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Applewhite earns rave reviews in MSU's exhibition victory

 

Adam Minichino

 

STARKVILLE -- The reviews are in: "Strong. Smart. Versatile." 

 

While Dre Applewhite likely won't have to play a starring role on the 2013-14 Mississippi State men's basketball team, he likely will need to compete for the part of best supporting actor if coach Rick Ray's team intends to improve on its 10-22 showing from last season. 

 

Applewhite showed Sunday he looks ready to return from a knee injury that forced him to miss last season, Ray's first in Starkville. The 6-foot-5 forward from Memphis, Tenn., scored 12 points, grabbed four rebounds, handed out three assists, and blocked two shots to help MSU rout NAIA member Auburn University at Montgomery 86-57 in an exhibition game at Humphrey Coliseum. 

 

Applewhite was one of four double-digit scorers for the Bulldogs, who saw nine players log 18 or more minutes in their only exhibition game before they open the season at 7 p.m. Friday vs. Prairie View A&M. 

 

Senior forward Colin Borchert was 8 of 9 from the field en route to a game-high 23 points. Craig Sword (12 points) and former Starkville High School standout Gavin Ware (12 points, 12 rebounds) also reached double figures for MSU. 

 

Borchert said it was important for Applewhite to play with confidence and not worry about the injury he suffered last season in practice when he tore the anterior cruciate ligament and meniscus in his left knee. He said the Bulldogs have seen performances like the one Applewhite delivered Sunday every day in practice. He said Applewhite could play several roles for the Bulldogs this season if continues being himself and making contributions in multiple areas. 

 

"That's the big key about Dre is he is so physically strong that he can go down there and bang with the big boys," Borchert said. "He is able to spread the floor outside the key and be inside the key. It is really good for him to show how versatile he is." 

 

Borchert laughed he bangs bodies with Applewhite every day in practice and said he is "as strong as an ox." Sword, who was sitting beside Borchert in the postgame interview room, said Applewhite is the "strongest player on the team." 

 

Applewhite was 3 of 4 from the field, including a 2-of-3 effort from 3-point range. Borchert said Applewhite is like him in that he might not be the most athletic player on the floor, but he is strong and smart, which helps him have success against players who might be bigger or faster.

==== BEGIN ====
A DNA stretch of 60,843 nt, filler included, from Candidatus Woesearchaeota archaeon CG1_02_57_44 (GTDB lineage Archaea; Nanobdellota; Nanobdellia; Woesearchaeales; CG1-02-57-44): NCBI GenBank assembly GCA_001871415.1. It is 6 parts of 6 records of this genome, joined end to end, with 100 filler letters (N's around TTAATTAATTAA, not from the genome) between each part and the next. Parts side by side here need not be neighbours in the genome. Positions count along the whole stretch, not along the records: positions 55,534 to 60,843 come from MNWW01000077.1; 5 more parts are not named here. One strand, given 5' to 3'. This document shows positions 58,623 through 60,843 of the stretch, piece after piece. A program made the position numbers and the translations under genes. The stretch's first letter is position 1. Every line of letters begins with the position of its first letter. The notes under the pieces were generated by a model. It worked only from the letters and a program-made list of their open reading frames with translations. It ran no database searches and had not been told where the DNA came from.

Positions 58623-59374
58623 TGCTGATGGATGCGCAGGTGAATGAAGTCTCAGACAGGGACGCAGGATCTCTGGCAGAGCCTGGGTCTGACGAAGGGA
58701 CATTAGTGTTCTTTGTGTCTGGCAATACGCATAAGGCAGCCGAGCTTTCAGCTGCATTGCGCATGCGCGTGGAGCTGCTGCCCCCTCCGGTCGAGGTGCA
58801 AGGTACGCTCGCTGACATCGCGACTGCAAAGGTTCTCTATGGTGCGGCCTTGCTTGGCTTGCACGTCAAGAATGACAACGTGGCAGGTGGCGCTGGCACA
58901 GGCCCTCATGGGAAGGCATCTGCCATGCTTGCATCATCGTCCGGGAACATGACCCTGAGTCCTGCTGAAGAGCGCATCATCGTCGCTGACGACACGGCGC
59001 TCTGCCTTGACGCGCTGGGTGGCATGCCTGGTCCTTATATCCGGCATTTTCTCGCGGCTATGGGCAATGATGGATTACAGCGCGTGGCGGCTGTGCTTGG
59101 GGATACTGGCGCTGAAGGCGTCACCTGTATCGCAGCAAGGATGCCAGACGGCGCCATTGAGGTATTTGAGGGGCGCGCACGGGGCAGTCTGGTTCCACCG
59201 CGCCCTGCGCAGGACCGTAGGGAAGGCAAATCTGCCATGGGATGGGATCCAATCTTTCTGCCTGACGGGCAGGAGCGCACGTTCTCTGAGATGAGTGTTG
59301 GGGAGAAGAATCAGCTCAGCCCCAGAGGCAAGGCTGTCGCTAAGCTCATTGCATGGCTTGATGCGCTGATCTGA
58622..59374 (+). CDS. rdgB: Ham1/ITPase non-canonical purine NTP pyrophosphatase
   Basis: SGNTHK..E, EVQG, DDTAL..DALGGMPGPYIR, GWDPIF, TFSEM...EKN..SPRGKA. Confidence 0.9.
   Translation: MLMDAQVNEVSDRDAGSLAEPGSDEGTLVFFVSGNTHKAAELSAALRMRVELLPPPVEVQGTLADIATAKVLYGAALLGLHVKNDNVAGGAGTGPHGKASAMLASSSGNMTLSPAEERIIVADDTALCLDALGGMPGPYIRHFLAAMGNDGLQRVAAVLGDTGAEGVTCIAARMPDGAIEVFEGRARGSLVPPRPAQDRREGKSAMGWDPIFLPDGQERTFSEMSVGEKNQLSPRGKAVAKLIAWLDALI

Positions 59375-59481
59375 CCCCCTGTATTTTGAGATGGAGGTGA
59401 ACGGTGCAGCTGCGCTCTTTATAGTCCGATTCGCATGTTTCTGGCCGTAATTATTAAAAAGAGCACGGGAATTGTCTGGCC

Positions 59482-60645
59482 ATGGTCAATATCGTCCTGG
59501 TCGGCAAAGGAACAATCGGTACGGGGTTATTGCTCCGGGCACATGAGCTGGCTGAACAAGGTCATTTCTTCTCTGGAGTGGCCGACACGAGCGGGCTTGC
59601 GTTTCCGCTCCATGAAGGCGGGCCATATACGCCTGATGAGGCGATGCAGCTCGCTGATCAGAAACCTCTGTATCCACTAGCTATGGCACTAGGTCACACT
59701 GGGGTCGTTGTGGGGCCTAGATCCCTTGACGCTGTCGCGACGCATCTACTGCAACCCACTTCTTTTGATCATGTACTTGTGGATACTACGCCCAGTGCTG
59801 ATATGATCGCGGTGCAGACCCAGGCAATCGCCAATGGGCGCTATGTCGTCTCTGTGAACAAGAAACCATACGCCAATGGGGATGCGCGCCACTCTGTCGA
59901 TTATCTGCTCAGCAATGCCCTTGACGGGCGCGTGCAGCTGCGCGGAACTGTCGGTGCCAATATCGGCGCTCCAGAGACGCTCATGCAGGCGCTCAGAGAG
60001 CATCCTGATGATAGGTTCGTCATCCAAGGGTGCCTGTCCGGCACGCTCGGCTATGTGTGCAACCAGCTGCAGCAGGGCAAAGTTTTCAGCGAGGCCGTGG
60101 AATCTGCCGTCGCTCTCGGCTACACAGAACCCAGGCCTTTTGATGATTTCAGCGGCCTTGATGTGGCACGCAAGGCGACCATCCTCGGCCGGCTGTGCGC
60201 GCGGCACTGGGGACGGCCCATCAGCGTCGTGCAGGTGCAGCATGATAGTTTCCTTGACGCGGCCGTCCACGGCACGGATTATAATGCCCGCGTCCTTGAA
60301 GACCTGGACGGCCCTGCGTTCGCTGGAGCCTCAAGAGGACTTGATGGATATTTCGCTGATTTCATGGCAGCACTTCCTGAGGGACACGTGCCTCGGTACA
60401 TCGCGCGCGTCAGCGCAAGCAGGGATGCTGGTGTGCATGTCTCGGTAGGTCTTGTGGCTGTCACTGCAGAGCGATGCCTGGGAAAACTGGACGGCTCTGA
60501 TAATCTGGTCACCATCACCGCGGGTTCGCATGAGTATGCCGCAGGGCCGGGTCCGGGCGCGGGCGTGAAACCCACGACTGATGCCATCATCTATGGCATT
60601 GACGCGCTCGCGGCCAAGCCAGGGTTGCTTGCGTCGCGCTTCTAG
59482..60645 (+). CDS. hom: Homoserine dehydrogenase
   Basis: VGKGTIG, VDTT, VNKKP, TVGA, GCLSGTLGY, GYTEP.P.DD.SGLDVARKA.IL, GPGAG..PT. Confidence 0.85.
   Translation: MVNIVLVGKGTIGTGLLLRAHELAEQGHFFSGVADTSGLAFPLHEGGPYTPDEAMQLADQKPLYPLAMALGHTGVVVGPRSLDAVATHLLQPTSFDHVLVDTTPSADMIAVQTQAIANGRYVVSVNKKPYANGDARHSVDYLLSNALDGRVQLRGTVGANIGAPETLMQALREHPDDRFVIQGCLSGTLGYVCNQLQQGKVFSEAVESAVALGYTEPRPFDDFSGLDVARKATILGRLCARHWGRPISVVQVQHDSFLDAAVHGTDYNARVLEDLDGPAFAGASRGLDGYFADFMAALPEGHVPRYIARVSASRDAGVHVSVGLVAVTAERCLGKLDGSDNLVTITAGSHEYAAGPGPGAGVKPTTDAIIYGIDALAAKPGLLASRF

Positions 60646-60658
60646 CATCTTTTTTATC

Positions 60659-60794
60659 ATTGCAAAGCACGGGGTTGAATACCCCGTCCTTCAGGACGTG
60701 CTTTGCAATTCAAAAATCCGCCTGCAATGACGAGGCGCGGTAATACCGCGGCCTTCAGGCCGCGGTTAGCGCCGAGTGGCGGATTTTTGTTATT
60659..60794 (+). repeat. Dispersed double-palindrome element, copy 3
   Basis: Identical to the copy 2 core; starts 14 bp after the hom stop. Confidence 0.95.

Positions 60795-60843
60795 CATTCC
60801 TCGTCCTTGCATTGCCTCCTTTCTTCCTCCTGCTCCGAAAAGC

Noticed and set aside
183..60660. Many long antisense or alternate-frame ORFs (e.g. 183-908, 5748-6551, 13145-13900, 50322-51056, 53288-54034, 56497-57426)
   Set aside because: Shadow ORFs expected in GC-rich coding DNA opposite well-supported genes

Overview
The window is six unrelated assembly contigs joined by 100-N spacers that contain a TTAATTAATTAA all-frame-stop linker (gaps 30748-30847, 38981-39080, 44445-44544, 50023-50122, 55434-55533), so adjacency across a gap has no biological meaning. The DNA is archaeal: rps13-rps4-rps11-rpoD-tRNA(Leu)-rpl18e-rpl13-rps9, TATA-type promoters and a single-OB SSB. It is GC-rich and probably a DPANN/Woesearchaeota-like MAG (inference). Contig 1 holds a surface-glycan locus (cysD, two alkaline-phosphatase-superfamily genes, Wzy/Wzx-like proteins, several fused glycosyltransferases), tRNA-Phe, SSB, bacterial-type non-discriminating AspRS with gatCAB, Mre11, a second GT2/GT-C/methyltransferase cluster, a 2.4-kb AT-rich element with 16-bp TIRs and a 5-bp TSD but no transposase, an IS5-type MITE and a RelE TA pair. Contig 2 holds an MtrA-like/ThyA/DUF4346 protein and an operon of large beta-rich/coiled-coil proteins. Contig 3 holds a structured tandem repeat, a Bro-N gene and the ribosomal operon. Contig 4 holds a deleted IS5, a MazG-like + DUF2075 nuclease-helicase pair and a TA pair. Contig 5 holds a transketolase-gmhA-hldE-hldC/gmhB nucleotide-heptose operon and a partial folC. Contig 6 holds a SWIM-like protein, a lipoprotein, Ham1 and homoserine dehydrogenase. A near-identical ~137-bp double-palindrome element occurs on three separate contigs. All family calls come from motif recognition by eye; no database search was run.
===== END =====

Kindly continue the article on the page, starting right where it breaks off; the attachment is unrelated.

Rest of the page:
"He is probably one of the better passers on our team," Borchert said. "He can see the defense like no one I have ever seen, so he can get behind them. He also can go and rebound. He has so many keys to his game. He can be a banger, an offensive threat, or a passer. He has so many offensive and defensive threats." 

 

Applewhite helped lead Central High School to the Class 3A State title game as a senior. Listed at 202 pounds in high school, Applewhite is listed at 217 pounds after a year of rehabilitation and work on his knee. He averaged 21.3 points and 11.1 rebounds as a senior. The three-star recruit, who is the son of former Central High basketball coach Andre Applewhite, chose MSU over Western Kentucky and Arkansas State. 

 

Ray joked that Applewhite is on scholarship, so it shouldn't be too much to expect from him to play the four, or power forward, position. With only three true front-court players -- Borchert, Ware, and senior forward Roquez Johnson -- Ray said Applewhite, who is a solid 6-5, is capable of playing against bigger players and players his size or smaller on the wing. 

 

"Andre is a coach's son (and) he has a really good grasp of basketball, and that is going to help our team," Ray said. 

 

Ray said the four player is the second-most important player on the court, so the Bulldogs need a skilled player in that position. With Borchert likely set to log most of the minutes there, Ray said he feels comfortable having Applewhite in that spot, too. 

 

"He is a strong kid," Ray said. "I don't know (if Applewhite can offset his lack of height with his strength), but if he does the things he is supposed to do, there really is no difference between the four man and the three (small forward) and the two (shooting guard) because we play four out and one in. The big difference is on the defensive end because he is going to have to find a way to fight and front and get a defensive rebound. If he can't get a defensive rebound, the most important thing is not allowing his man to get the offensive rebound. I think he is capable of that." 

 

Freshman I.J. Ready earned the start and had two points and four assists in 22 minutes. He shared point guard duties with junior guard Trivante Bloodman (seven points, five assists). With those two at the point, Sword and sophomore guard Fred Thomas (eight points in 23 minutes) were able to stretch defenses from the wing and then use their ballhandling ability to penetrate. 

 

Former Columbus High standout Tyson Cunningham had four points in 18 minutes. 

 

Follow Dispatch sports editor Adam Minichino on Twitter @ctsportseditor. 

 

 

 

 

Adam Minichino is the Sports Editor for The Commercial Dispatch.

 

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